The current situation we find ourselves in at Lake Thurmond and Lake Hartwell provides an excellent example of how to balance the Savannah River Basin.
What if we used the same method of control in flood stage that the Corps is using in drought stage. If we did, release rates would be based totally on some feel good number for river flows.
· For example lets imagine that the NOAA asks that the river flows be held at 4,200cfs maximum until the lakes reach 5’ above full pool. They could do so out of concern for critters in the river that will die because of high river flows and/or flooding downstream.
· If that were the basis the lakes could easily climb to levels that are hazardous from the standpoint of flooding and we would be in a massive problem both upstream and downstream.
This scenario is ridiculous and the Corps would quickly take the bull by the horns and explain to NOAA that meeting their request is simply not feasible. That is what managers do.
Whether you are in a drought or in flood stage, the only reasonable method of control is to use lake levels as the basis for control rather than release rates. Holding lake levels to a maximum of 5’ above full pool in flood stage is no different than holding lake levels within 5’ of full pool in a drought. The difference in what the Corps does in a drought is they control by release rates rather than holding lake level within a reasonable range. Just as there is a maximum reasonable release rate based on downstream flooding there is a minimum reasonable release rate based on experiences downstream in past droughts. Right now that lower limit is 3600cfs based on the experience gained in the drought of 2008. In flood stage, everyone will agree that at 2’ above full pool lake levels should take precedence over release rates. In drought stage the Corps needs to recognize 2’ below full pool is the point where lake levels take precedence over release rates.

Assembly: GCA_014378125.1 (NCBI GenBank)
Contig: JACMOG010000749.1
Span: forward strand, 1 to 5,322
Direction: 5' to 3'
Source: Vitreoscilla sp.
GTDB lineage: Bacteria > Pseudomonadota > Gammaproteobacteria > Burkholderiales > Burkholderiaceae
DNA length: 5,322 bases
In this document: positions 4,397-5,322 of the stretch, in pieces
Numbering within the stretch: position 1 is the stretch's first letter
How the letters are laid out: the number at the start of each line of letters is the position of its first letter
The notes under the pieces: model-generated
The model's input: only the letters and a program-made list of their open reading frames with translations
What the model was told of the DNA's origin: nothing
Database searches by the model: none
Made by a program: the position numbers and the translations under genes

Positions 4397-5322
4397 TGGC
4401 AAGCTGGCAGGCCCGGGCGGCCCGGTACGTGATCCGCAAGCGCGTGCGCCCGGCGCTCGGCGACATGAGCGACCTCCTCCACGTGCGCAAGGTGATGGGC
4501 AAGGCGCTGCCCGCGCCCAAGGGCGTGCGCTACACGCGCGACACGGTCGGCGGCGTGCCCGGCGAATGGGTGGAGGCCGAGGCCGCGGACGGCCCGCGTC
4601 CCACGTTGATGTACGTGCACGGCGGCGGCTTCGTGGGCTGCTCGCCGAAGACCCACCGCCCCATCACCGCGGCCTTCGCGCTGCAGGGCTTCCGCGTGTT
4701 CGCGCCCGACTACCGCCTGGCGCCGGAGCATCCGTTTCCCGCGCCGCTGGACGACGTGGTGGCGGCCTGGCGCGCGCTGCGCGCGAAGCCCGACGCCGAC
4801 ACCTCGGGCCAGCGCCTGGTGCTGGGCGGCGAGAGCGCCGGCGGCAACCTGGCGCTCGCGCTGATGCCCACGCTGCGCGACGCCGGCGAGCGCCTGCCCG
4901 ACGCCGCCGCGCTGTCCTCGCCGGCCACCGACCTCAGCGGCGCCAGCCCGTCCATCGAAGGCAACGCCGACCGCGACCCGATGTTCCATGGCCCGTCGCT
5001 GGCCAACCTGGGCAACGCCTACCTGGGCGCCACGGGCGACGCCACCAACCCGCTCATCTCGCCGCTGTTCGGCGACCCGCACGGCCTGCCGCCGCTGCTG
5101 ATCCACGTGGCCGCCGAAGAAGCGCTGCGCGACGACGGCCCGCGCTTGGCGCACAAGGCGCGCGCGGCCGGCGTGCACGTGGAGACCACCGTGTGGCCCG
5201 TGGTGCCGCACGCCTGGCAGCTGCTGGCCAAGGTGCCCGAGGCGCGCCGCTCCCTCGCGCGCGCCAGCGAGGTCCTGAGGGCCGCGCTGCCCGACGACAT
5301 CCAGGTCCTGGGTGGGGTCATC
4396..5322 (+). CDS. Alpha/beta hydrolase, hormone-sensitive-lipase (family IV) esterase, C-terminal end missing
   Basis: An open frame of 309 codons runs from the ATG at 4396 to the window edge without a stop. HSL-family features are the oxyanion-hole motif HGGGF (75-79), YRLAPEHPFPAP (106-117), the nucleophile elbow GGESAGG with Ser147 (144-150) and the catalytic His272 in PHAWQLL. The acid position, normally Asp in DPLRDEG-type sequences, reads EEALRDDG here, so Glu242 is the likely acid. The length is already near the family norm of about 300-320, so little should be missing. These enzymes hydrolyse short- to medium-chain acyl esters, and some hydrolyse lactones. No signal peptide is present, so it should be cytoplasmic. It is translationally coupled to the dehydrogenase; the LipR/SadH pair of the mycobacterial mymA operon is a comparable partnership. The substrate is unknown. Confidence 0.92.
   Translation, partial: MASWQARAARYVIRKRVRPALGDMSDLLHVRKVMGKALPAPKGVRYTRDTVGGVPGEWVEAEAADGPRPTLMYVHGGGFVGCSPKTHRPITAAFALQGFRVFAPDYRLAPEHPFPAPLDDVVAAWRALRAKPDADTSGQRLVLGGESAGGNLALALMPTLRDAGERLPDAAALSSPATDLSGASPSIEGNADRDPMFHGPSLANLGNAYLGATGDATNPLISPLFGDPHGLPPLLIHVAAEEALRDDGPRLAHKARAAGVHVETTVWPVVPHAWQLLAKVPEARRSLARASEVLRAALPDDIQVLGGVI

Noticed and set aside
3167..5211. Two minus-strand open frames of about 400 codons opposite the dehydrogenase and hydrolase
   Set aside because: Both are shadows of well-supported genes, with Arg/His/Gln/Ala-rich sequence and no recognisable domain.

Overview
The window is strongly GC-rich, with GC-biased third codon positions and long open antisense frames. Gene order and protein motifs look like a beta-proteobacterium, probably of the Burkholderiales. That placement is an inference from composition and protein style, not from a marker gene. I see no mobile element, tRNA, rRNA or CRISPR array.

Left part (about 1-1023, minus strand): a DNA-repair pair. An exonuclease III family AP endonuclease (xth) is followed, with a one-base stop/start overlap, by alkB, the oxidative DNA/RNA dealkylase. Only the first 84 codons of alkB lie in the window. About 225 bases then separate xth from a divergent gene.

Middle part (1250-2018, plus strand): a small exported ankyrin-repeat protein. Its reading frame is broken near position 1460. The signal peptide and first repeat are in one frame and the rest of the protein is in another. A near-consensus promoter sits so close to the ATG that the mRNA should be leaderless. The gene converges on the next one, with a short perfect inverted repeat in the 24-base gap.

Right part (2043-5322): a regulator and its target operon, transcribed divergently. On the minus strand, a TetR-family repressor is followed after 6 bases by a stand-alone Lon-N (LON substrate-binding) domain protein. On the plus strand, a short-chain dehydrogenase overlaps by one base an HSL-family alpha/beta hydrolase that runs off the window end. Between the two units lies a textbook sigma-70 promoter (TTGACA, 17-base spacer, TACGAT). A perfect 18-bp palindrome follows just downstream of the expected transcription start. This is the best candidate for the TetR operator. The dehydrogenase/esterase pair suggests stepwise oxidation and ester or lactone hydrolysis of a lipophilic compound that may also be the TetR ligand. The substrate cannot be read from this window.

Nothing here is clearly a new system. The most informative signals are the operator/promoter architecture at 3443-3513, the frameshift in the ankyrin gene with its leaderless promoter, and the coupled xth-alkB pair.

Lest anyone think lake levels are not a proper concern for the Corps, Congress added recreation and protecting fish and wildlife to the list of responsibilities in managing our lakes in 1988. Recreation consists of the infrastructure required for recreation on the lakes not whether someone can fish a given spot on the lake or river. That infrastructure includes the marinas, campgrounds, support businesses such as dock building, and all the real estate developed to provide access to the lakes.
Looking at the full list of responsibilities the Corps has in managing our lakes, holding to reasonable minimums or maximums in release rates provides the protection needed for flood control, water supply/quality and fish and wildlife. Recreation is protected by keeping lake levels within 8 ft of full pool. Power production is simply a goal the Corps has with SEPA. Falling short of the power production goal from too low a release rate is simply an economic consideration. Any deficiency in power production at the dams can be corrected by purchase of power off site. The money involved in purchasing make up power is dwarfed by the destruction to the value of recreational infrastructure from excessive loss of lake level so recreation trumps power anytime the two are in competition.
Jerry Clontz, spokesman for Save Our Lakes Now